THE ESSENTIAL A&E PICKS FOR SEP 28 - OCT 4 | Entertainment Picks | Salt Lake City Weekly


SLAC: Can I Say Yes to That Dress?, Afro Utah Festival, Lewis Black, and more

Pin It
  • Laura Chapman

SLAC: Can I Say Yes to That Dress?
Sarah Shippobotham has worn many hats in the theater world: actor, University of Utah drama department faculty member, dialect coach. But for Can I Say Yes to That Dress?, she puts on a different a different hat—that of playwright—while also putting on a wedding dress in a one-woman show that explores unique societal pressures related to age and gender.

"Although the play focuses on a woman about to get married," Shippobotham says via email, "it's also about what it's like to be a woman of a certain age growing up with certain expectations, and how those expectations are so strongly built into the fabric of being that person, that even if things have moved on, there's still a sense that she is conditioned by her history. ... Marriage really is the starting point for a conversation or opening to think about other things that impact women and non-male people."

The play has taken a journey of more than 10 years to get to this world premiere, born originally out of an assignment for a workshop in clowning Shippobotham took in 2012. As a result, she believes it incorporates a distinctive performance dynamic. "For me, the piece is a mix of storytelling and stand up," she says. "There is an element of me bringing my clownish sensibilities to the stage."

Can I Say Yes to That Dress? runs Sept. 27 – Oct. 29 at Salt Lake Acting Company (168 W. 500 North). Tickets are $44 for general admission seating, with doors open a half-hour before performance times. Visit for tickets, performance dates & times and additional event information. (Scott Renshaw)

  • Courtesy Photo

Afro Utah Festival
Cultural festivals are a fun time, to be sure, but they're also an opportunity to realize that our ideas of cultures outside of our own can need some expanding. Afro Utah Festival was created to celebrate the diversity of a Black community in Utah that encompasses African-American, West Indian, Afro-Latinx, recent Black immigrants and more, with plenty of music, food and other great experiences.

The week of the Afro Utah Festival kicks off on Sept. 28 with the Afro Utah Awards at Zions Technology Center in Midvale, created as a way to honor individuals who are changing the way Black people and those of Afro descent are perceived in the community while making significant contributions to the state. Friday, Sept. 29 brings the Afro Utah Fashion Show at the downtown SLC Hyatt Regency, showcasing Afrocentric fashions and designers. The centerpiece event is Saturday's Afro Utah Festival at the Gallivan Center (239 S. Main St.), 1 p.m. – 9 p.m., featuring food vendors and other merchants, plus vibrant performances of music and dance from traditions including jazz, hip hop, calypso, afrobeat, merengue, bachata and more. It all wraps up with a special afterparty performance with Ghanan rapper/songwriter Sarkodie, 10 p.m. at the Commonwealth Room (195 W. 200 South).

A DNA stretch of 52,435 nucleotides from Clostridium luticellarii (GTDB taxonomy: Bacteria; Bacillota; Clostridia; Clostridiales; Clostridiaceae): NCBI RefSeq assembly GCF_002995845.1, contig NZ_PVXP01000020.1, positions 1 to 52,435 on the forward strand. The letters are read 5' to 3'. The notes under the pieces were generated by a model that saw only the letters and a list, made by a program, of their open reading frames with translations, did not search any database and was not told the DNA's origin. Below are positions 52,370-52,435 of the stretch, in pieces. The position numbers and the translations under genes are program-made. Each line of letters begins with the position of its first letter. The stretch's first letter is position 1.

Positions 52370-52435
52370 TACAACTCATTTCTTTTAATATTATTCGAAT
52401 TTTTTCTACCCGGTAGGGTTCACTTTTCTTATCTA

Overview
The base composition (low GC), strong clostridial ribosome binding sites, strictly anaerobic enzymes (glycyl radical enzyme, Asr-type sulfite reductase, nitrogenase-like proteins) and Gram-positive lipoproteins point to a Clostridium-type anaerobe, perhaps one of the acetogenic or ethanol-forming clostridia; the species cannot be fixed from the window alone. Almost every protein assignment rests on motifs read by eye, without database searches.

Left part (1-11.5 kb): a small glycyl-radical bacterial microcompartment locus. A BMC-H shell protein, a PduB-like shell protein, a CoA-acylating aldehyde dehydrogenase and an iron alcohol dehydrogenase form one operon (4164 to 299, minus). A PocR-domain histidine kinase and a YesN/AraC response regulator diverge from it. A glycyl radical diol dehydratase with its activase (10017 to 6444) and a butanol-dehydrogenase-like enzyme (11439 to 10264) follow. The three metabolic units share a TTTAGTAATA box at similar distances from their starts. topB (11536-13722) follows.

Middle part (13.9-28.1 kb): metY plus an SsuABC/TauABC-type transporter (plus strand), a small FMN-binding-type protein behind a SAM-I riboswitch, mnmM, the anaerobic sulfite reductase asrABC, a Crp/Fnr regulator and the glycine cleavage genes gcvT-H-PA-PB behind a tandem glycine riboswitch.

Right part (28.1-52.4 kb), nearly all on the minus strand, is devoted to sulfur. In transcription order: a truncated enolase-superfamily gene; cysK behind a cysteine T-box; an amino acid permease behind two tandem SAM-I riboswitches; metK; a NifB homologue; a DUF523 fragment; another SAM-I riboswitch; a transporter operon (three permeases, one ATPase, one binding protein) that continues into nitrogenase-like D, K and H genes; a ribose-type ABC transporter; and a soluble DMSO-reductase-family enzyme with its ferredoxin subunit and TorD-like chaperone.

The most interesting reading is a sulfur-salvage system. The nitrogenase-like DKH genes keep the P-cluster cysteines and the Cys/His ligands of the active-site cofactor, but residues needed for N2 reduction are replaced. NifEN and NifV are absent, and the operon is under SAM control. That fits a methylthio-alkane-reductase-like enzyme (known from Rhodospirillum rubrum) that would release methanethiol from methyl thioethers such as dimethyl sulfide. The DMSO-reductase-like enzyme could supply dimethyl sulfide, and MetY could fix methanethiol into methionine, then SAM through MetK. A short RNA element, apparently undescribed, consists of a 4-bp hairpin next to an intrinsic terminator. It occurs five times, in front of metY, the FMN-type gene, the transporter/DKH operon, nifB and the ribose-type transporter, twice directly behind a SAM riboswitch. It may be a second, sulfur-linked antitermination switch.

Awards show tickets are $60 general admission, and Fashion Show tickets are $80 general admission, but tickets for the Afro Utah Festival are free to the public. Tickets for Sarkodie start at $55 general admission, 21+ only. Visit to get tickets and for other event information. (SR)

  • Courtesy Photo

Lewis Black
Lewis Black is a professional curmudgeon. Where most people wouldn't dare spew their venom and make their true feelings known, Black has built a successful career by doing exactly the opposite.

He defies those who take offense to his bitter barbs, and he never hesitates to share derision and disgust. He was once barred from filming an HBO special at the Kennedy Center, in fact, because someone had previously tallied the number of F-bombs he spouted on a previous special—and when confronted, he refused to temper his comments accordingly. During a benefit performance at his high school alma mater, he used the opportunity to curse a former teacher for giving him a lower grade than he felt he deserved. Then too, there was the time when he was arrested for participating in the "Naked Teen Voyeur Bus" trek around Manhattan, which just happened to follow the same route President Bill Clinton was taking that same day.

Naughtiness aside, Black has been consistently voted one of the best stand-up comedians of his generation, and his highly-rated comedy specials and ongoing credits in various media—including voicing Anger in Disney/Pixar's hit Inside Out and releasing best-selling books—affirm his appeal. He also deserves credit for his work with the ACLU and the Cystic Fibrosis Foundation, as well as his tours overseas to entertain our troops. Hey, we're fans—and we certainly don't want to risk his wrath.

Lewis Black brings his "Off the Rails" tour to Eccles Center's Delta Hall (131 S. Main St.) on Friday, Sept. 29 at 8 p.m. Tickets cost $45 - $65; visit (Lee Zimmerman)

Pin It

More by City Weekly Staff

Latest in Entertainment Picks

© 2023 Salt Lake City Weekly

Website powered by Foundation